Book reviews


I don’t usually read comics or graphic novels, but I made an exception for The Gigantic Beard That Was Evil by Stephen Collins because the cover art and title were so intriguing. Ordinarily choosing a book by the cover might be seen as a superficial way to choose a book, but for this book, they were completely descriptive of the story and illustrations within.

The Gigantic Beard That Was Evil is a strange story which I would describe as a fairy tale with a moral. Stephen Collins has a distinct style and his illustrations are interesting. They tell the story without the reader having to actually read the words, although the language is poetic.

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Dave lives in a place called ‘Here.’ Everyone living Here is neat, and organised and regulated. Nobody stands out. Nobody wears beards.

Somewhere else is called ‘There.’ ‘There’ is the opposite of ‘Here’, and is chaotic and frightening. People living ‘Here’ are afraid of ‘There’.

Dave is happy living ‘Here’ and would have continued with his orderly, structured life indefinitely, except that one day, a hair on his face started to grow and grow and grow. Dave cut his beard, but it continued to grow too quickly to manage,. His beard hair created a hazard, not only for himself, but for the other people living ‘Here’.

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The moral of the story is a little heavy-handed. Dave’s beard was different, which translates to being evil. People living ‘Here’ were afraid of anything different, so Dave and his beard had to be gotten rid of.

For me, the illustrations made this book special. The story, not so much, although I see the author’s point.

Funnily enough, loads of men in Melbourne are wearing beards this year, teamed with short, side-parted hair styles, Ned Kelly style.


Ned Kelly was an infamous Australian bushranger, who has somehow become an iconic Australian figure. When he was captured and hung, his last words were supposedly, “Such is life”. Bogans, (not hipsters), very often have Ned Kelly’s likeness tattooed on their upper arms in a sort of Bogan uniform. Melbourne hipsters seem to often wear check shirts and drink craft beers, which along with their beards, are another type of uniform.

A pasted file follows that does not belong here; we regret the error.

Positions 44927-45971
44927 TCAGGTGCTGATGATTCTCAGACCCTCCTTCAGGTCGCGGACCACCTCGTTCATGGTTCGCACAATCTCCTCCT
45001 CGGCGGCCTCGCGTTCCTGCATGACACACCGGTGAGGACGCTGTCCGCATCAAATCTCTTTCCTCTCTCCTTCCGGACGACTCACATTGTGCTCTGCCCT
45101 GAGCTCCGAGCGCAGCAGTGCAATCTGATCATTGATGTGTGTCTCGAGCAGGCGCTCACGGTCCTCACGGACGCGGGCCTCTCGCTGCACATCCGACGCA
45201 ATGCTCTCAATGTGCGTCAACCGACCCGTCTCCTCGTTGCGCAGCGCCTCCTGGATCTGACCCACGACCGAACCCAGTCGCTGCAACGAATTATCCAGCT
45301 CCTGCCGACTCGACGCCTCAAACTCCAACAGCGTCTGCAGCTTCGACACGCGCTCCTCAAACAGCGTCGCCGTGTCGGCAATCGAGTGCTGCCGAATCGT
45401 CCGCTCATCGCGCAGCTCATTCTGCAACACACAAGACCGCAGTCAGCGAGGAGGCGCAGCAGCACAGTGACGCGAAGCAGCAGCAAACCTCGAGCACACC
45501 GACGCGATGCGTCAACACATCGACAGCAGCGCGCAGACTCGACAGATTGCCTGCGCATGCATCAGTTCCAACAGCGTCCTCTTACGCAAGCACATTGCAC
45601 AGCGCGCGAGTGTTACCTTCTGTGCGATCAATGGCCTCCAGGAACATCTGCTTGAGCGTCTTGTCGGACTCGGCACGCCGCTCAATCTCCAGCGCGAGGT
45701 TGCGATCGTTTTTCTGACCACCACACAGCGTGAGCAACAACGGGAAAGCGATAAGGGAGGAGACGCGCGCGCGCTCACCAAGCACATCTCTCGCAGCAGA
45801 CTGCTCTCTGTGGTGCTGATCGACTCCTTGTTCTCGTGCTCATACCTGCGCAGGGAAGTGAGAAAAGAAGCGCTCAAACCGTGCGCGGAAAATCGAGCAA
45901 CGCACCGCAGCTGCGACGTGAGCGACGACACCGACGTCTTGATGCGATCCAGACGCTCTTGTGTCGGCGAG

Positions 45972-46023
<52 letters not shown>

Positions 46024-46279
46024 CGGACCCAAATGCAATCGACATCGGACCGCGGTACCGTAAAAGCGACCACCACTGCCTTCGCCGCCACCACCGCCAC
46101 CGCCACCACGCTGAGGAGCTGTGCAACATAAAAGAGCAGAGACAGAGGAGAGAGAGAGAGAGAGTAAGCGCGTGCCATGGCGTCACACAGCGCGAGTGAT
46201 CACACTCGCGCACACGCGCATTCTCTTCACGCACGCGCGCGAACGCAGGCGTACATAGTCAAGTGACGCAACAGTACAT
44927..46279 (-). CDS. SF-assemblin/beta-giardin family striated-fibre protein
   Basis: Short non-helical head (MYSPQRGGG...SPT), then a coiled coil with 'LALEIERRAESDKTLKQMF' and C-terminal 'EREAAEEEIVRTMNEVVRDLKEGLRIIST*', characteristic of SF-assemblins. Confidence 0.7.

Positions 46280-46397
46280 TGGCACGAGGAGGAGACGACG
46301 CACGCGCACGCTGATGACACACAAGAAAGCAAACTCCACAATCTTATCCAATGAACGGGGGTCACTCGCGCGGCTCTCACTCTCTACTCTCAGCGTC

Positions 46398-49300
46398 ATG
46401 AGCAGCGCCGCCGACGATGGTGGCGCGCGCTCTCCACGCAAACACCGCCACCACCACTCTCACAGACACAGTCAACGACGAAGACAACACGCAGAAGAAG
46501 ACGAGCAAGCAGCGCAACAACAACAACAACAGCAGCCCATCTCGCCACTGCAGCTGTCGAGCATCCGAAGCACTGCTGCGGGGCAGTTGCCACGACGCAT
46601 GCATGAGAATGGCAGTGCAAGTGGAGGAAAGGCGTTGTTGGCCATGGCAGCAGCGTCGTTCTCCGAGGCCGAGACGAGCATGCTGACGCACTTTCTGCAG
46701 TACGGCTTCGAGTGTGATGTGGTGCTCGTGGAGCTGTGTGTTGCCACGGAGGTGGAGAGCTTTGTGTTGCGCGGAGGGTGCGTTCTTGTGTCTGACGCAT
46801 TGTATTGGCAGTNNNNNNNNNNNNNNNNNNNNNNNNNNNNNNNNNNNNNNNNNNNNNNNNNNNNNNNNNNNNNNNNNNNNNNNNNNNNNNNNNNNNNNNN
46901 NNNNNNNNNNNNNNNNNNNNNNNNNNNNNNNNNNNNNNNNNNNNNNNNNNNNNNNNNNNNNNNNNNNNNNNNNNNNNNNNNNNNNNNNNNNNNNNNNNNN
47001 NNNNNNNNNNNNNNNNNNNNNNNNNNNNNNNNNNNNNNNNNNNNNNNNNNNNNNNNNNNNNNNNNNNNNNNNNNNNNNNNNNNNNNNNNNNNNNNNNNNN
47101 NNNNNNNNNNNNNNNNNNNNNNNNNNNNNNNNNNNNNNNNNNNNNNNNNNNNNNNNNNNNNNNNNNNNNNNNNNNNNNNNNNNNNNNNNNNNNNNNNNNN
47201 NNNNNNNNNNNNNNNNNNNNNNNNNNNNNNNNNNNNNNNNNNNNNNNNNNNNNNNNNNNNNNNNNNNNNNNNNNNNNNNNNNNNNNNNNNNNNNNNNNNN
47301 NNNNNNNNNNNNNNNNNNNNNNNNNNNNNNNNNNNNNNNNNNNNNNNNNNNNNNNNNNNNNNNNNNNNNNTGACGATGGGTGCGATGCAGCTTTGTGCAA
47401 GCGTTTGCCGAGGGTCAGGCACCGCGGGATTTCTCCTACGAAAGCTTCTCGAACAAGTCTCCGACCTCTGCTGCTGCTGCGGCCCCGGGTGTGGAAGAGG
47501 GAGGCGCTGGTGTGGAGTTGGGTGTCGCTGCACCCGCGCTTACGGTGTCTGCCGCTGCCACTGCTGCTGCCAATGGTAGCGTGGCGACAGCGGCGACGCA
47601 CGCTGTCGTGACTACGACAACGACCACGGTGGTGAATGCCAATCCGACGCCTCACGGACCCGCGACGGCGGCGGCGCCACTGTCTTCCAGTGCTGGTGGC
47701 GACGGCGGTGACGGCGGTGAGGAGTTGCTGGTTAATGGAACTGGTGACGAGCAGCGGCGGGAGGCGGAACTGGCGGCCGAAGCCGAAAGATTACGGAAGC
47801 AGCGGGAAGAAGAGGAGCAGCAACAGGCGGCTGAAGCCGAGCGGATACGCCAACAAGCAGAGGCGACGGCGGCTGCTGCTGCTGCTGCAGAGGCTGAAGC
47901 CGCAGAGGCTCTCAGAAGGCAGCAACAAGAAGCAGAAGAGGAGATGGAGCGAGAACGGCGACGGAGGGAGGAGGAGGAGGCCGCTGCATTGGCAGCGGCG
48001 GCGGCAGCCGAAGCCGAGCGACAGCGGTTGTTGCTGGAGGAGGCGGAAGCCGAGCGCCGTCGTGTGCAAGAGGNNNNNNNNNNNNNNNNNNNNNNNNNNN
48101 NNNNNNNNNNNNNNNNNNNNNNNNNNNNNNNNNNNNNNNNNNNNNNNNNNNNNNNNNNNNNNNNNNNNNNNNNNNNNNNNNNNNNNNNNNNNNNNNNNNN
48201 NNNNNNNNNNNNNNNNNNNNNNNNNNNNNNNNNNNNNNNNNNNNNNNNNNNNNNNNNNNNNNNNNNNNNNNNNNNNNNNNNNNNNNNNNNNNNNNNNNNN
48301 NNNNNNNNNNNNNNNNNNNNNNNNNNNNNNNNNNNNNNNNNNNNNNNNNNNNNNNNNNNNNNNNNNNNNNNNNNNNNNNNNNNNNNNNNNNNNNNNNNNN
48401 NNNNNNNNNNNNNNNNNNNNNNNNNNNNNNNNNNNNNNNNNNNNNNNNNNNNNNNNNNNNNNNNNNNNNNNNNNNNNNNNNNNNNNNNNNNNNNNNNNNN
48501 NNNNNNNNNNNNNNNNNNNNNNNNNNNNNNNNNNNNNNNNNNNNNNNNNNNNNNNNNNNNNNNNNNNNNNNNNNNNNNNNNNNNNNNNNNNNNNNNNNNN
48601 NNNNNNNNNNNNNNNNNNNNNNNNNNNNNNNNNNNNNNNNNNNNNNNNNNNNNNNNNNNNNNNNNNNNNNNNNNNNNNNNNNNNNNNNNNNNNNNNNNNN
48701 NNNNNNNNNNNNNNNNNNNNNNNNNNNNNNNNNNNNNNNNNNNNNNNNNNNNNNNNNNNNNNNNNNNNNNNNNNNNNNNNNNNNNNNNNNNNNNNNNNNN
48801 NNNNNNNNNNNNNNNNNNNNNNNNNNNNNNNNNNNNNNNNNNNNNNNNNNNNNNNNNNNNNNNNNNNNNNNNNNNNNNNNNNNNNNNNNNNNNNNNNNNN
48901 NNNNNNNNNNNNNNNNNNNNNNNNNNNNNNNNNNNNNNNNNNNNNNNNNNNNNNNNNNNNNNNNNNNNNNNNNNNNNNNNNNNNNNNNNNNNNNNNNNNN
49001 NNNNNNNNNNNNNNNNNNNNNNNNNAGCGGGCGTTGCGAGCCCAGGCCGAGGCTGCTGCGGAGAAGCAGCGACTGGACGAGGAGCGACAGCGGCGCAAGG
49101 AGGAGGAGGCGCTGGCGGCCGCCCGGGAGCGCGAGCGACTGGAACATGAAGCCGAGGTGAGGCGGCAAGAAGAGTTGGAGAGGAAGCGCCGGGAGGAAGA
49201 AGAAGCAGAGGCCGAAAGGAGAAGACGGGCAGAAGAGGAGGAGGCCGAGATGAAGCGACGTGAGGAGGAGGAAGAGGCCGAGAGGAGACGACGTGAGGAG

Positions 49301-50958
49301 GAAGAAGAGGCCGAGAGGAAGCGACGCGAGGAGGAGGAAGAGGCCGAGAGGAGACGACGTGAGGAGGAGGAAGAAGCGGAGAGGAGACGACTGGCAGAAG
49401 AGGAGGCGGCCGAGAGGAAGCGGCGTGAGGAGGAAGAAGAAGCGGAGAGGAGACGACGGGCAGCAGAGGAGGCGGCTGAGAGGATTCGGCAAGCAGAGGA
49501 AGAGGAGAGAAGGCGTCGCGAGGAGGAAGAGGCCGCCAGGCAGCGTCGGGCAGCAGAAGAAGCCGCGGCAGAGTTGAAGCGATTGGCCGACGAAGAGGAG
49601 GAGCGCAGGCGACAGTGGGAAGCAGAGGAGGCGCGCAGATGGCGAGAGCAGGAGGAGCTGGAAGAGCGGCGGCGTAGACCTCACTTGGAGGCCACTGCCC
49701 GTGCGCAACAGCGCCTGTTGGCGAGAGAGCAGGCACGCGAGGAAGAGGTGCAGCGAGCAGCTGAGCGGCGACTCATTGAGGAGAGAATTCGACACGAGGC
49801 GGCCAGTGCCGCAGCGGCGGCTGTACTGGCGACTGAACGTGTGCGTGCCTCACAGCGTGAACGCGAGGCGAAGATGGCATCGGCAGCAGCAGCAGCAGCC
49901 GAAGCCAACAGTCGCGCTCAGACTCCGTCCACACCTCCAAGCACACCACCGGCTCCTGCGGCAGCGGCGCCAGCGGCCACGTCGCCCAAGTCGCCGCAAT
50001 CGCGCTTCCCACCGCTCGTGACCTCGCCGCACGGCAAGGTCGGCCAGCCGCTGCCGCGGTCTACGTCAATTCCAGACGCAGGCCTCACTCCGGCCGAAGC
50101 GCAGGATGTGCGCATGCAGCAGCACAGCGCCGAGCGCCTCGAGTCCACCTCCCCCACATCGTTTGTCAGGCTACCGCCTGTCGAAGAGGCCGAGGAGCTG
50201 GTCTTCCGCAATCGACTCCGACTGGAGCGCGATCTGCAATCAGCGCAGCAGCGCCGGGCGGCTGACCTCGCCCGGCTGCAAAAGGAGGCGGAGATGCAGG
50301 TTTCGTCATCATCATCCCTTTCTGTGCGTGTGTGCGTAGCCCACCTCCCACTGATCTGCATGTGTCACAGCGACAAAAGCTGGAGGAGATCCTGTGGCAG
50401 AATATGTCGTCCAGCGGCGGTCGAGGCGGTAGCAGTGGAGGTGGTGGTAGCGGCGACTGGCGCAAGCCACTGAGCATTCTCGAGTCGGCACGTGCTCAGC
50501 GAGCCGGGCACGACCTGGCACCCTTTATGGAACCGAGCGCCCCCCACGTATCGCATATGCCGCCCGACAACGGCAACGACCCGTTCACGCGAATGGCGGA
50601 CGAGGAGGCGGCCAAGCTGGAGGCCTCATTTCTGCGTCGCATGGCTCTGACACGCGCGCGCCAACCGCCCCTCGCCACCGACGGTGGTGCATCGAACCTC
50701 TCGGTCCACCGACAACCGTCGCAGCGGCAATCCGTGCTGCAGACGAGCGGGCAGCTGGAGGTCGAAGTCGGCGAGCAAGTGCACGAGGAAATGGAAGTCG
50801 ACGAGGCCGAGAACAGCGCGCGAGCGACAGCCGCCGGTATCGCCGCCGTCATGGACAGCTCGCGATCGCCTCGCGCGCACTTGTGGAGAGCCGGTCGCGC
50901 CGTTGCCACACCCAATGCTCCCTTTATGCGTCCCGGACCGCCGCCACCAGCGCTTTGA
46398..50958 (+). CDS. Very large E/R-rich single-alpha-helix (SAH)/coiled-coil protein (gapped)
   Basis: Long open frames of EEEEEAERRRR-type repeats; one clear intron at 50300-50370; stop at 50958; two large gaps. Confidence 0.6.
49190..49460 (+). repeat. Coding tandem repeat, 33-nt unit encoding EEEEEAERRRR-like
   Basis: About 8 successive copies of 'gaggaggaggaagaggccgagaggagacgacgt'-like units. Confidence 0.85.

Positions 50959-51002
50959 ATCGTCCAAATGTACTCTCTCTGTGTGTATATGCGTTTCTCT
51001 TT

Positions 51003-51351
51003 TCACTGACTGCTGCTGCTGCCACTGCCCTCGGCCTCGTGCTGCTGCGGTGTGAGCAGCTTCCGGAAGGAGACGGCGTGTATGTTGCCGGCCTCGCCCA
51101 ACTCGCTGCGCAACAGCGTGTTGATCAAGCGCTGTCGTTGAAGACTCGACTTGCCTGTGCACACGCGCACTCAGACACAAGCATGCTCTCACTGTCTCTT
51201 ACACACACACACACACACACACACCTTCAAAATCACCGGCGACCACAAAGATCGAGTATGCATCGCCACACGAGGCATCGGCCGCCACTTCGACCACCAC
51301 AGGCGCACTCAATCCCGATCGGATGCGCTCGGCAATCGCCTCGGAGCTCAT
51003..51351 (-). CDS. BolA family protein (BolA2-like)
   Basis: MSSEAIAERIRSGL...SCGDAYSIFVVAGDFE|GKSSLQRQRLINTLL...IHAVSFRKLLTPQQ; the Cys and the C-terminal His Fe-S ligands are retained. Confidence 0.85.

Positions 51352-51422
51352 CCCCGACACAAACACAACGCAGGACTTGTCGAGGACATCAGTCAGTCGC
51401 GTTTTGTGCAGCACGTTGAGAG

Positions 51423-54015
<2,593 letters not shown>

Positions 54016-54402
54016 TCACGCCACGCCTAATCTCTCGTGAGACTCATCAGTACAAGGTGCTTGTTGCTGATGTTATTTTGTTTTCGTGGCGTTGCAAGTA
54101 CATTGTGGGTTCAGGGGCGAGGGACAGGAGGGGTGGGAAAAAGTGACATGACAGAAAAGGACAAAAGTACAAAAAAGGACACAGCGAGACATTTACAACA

Several weeks after reading this story, I can’t decide if I liked The Gigantic Beard That Was Evil or not.



Comments on: "The Gigantic Beard That Was Evil by Stephen Collins" (10)

  1. Yeah, the moral does seem a bit in your face, so to speak! I’m hoping this whole beard trend stops soon – I’m alright with a subtle bit of stubble, but giant rodent-like creatures hanging from faces should be banned! (And no, I am NOT just jealous!)

  2. Sometimes I get a bit frustrated with these books that insist that everything different automatically means that it is good simply because it is different, and, by default, anyone who is hesitant to accept change is immediately narrow-minded, evil, and a bit stupid. It seems rather simple to me to assume that all change = good. Perhaps I’m narrow-minded, evil, and a bit stupid, but sometimes I don’t think change is positive, and I don’t think that I should have to accept that something is fabulous simply on the basis that it’s “different.”

    Tales of learning to accept people despite their differences are good, but I think that they sometimes overlook the subtleties and nuances of real life, wherein we must determine whether the “difference” is immaterial or whether the “difference” does in fact indicate that behavior that isn’t really acceptable.

    I’m getting super rambly here now, but I can remember being a youngster and Mom not wanting us to hang out with a family where the kids were allowed to swear. She never taught us that they were bad people or that we were better than them, but there was definitely a lesson that just because they were “different” didn’t mean that it was acceptable.

    ANYWAY wow sorry for meandering on. And interesting read, and it does look like the illustrations were great fun. 😀

    • Hi Sarah, wow, this sounds like a moral you really care about. I have to say, I agree, and I don’t believe I’m particularly old-fashioned or small-minded either. Change for the sake of change is not always sensible. I’m sure I spent my younger years trying to be ‘different,’ in exactly the same way as my peers. I think as I’ve gotten older I’ve naturally become my tolerant of differences, but have conformed more within my own lifestyle, sometimes because it is the only way to succeed (I’m thinking here of my career in particular).
      Your upbringing sounds similar to mine. There was a family living near us where the parent’s lifestyle pushed a lot of society’s boundaries and we weren’t allowed to hang around with them. I thought they were exciting and glamorous, but as an adult I can see how tawdry things were for them. You (and your mother) are right, different does not mean acceptable.
      I enjoyed your comments very much, thank you. Rose
      As much as I enjoyed the illustrations, the message was heavy-handed, although I think in this book, the author’s heart is in the right place.

  3. Believe it or not, there are too many Aussie guys in south London with Ned Kelly beards!

  4. More than I saw in trendy parts of Melbourne in my long trip back a few months ago…

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